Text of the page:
US embassy cable - 01ABUJA964


Identifier: 01ABUJA964
Wikileaks: View 01ABUJA964 at
Origin: Embassy Abuja
Created: 2001-05-04 09:50:00
Classification: CONFIDENTIAL
Redacted: This cable was not redacted by Wikileaks.
This record is a partial extract of the original cable. The full text of the original cable is not available.

C O N F I D E N T I A L SECTION 01 OF 02 ABUJA 000964 
E.O. 12958: DECL: 05/03/2011 
(U) Classified by Ambassador Howard F.Jeter; Reasons 1.5 (b) 
and (d). 
1. (C) SUMMARY:  Ambassador Jeter called on NSA Mohammed on 
May 3 to discuss President Obasanjo's visit to Washington. 
Police reform, some sub-regional issues, and Nigeria's voting 
record in the Commission on Human Rights (covered septel) 
were also discussed.  The NSA expressed interest in an 
OFR-type program for the police, and suggested the Lagos 
Command as a possible starting-point.  The NSA agreed with 
Washington notional plans for the visit.  He said that both 
he and the President would meet with Alhaji Kromah later on 
2. (SBU)  The Ambassador was accompanied by RNLEO, A/DCM, and 
his Staff Assistant (notetaker).  The NSA was joined by State 
House Chief of Protocol Ambassador J.O. Coker, and the 
Minister of State for the Army Alhaji Lawal Batagarawa. 
3. (C)  The Ambassador noted that the round-table planned for 
May 9 in Washington would focus on law enforcement issues, 
and called on RNLEO to update the NSA on the work of the 
police reform team presently in Nigeria.  RNLEO stated that 
the work of the team was a continuation of the work begun by 
OTI last year, which had included discussions and planning 
with the Inspector General of Police (IGP) and the Minister 
of Police Affairs.  During the past week, the team had 
visited Lagos, Abuja, Jos, Maidugari, and Port Harcourt. 
They would meet shortly with the IGP and Police Minister as 
well.  RNLEO explained that while everyone understood the 
need for more police in Nigeria, the large number of new 
recruits were straining resources at training institutions. 
4. (C) The NSA stated that in May 1999, there were only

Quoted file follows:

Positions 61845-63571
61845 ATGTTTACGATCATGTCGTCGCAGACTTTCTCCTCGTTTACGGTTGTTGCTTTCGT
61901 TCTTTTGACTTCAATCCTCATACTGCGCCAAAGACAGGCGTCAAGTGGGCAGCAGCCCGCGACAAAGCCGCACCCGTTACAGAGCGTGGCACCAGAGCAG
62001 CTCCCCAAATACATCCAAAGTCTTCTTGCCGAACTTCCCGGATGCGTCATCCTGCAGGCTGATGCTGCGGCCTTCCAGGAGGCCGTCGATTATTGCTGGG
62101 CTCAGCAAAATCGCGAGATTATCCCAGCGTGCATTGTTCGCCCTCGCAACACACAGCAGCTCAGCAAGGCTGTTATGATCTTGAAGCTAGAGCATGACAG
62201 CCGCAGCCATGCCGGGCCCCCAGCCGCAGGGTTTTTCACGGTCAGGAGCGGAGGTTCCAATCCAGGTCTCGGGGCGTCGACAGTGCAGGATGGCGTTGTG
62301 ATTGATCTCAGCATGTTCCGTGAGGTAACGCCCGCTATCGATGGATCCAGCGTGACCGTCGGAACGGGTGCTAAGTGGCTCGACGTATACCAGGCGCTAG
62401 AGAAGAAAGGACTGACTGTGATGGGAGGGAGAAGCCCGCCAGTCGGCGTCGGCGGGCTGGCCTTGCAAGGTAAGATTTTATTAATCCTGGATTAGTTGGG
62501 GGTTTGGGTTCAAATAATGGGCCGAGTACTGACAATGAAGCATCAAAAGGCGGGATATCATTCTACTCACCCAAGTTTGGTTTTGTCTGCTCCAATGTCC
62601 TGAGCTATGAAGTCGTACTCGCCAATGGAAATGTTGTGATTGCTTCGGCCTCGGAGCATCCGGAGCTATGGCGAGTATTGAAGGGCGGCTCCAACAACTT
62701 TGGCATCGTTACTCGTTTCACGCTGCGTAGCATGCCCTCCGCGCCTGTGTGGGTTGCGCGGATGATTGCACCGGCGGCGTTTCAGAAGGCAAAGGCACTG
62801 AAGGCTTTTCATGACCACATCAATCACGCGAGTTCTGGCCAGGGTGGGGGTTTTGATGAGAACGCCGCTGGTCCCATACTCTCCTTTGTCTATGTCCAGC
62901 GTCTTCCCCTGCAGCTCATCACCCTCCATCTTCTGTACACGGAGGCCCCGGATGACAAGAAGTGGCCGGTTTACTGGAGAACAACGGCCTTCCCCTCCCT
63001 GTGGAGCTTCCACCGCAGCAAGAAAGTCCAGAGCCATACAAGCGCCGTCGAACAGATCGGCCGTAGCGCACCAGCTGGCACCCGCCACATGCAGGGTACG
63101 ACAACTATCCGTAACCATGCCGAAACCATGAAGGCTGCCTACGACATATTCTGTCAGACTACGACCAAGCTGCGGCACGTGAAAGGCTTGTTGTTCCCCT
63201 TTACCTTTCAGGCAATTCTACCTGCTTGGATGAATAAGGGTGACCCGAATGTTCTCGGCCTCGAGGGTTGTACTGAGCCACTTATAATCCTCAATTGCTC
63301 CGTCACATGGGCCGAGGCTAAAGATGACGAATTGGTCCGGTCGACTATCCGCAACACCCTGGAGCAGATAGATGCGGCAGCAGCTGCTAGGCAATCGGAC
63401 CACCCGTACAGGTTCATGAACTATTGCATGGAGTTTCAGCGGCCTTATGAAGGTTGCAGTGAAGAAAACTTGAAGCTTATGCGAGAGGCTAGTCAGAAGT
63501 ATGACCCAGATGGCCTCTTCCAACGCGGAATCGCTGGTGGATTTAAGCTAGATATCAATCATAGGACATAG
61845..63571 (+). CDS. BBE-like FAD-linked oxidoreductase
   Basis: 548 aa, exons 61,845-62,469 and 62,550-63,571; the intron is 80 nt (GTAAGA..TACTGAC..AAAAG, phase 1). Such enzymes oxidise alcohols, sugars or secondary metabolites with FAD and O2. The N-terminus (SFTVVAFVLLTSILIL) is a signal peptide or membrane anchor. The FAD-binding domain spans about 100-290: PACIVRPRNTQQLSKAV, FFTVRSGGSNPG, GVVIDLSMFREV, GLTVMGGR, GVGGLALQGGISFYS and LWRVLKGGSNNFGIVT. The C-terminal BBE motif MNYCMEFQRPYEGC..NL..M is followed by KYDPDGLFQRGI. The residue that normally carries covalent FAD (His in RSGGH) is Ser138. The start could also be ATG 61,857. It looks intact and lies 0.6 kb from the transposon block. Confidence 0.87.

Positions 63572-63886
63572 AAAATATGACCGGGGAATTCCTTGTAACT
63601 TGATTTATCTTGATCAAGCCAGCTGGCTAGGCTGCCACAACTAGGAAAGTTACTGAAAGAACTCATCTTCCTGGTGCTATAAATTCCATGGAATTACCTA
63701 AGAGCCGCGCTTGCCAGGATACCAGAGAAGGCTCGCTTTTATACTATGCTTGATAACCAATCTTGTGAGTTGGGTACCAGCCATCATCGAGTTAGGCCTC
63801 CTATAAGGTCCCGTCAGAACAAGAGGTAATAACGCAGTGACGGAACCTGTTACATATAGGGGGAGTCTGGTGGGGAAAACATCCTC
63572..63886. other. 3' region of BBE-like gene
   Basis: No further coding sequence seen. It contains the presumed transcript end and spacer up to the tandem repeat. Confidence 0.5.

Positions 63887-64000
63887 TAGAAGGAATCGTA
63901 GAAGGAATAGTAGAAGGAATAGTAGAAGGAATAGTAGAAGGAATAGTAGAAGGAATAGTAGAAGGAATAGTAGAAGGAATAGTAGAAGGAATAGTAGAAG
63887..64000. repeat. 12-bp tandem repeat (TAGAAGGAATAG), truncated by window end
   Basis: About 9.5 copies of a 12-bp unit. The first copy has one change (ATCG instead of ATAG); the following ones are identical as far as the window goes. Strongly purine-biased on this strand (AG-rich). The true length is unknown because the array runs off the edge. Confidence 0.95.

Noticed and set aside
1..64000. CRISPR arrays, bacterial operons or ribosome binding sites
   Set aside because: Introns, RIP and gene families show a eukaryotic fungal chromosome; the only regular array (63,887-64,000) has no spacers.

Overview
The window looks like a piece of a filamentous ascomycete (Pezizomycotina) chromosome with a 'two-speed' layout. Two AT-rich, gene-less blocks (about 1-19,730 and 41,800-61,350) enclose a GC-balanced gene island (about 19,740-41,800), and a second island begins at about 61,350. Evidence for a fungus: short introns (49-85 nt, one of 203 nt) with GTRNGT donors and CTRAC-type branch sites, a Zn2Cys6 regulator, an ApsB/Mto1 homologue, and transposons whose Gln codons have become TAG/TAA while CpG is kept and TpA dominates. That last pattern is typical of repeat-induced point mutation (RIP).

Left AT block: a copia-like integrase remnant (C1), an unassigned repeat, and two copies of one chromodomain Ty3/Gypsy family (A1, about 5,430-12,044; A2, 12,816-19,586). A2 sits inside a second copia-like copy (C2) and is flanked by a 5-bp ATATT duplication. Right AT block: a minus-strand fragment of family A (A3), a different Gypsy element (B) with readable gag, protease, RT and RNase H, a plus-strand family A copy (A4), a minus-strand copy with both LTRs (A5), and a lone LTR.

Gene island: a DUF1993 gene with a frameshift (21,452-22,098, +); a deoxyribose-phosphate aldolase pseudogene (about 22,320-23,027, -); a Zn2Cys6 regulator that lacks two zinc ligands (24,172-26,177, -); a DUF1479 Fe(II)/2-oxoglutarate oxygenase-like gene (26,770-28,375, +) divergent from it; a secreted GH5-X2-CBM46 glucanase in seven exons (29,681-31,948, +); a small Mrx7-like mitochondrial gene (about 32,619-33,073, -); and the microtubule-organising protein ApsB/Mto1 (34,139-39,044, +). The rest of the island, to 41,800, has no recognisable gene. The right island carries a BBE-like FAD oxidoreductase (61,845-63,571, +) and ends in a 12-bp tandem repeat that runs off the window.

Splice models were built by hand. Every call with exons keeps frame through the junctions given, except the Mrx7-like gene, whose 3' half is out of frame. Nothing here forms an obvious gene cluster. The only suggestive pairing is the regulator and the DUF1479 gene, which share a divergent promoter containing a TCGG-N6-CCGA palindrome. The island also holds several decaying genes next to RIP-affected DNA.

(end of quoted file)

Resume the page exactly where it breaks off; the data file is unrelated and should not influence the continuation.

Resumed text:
125,000 police in Nigeria.  The Obasanjo Administration had 
decided that at least 280,000 were needed, and had decided to 
meet that requirement over a four year period. 
Unfortunately, the NSA admitted, the Administration had not 
realized how far the military regime had gutted the training 
istitutions, and he noted that in addition to lack of 
facilities, there was even a lack of trained instructors. 
The NSA remarked that during a past visit to Washington, he 
had met with AG Reno and FBI Director Freeh, and that they 
had pledged cooperation and support for police reform. 
(Mohammed emphasized fighting financial crimes and building a 
criminal database.)  He also said that Nigeria would welcome 
a train and equip program, like that of OFR, for the police. 
(COMMENT:  The NSA stated that he had discussed OFR with 
soon-to-retire General Archibong.  Archibong had told the NSA 
that OFR "was the best thing ever to happen to Nigerian 
soldiers."  END COMMENT.)  He noted that Lagos State Governor 
Tinubu was coming to the Villa for a meeting with the 
President and the IGP that afternoon to discuss security 
concerns in Lagos, and emphasized that the Lagos police 
command could be used as a test for such a program. 
5. (C)  RNLEO noted that FBI training in forensics and 
establishment of a criminal database had already been 
approved and would soon be implemented.  The Ambassador added 
that the round-table in Washington would afford Mohammed the 
opportunity to raise ideas, and to discuss GON plans, 
commitments, and concerns.  However, the Ambassador noted, 
the concern is that the police are taken care of, that they 
recieve their pay, and that new recruits receive adequate 
training they need to be effective and to protect the 
comunities in which they work.  Ambassador Jeter also 
affirmed that law enforcement reform was critical to the 
consolidation of democracy.  The NSA said that a census had 
been taken of the civil and police services to determine the 
real number of state employees (vice "ghost" employees), and 
that this had caused a delay in payment of salaries, but that 
the salary distribution system would be improved in the next 
two or three months. 
6. (C) The NSA said that Obasanjo was meeting with Al-Mahdi 
later the same day.  He would go to Rwanda on Monday, and 
then on to the Congo.  The purpose was to collect ideas and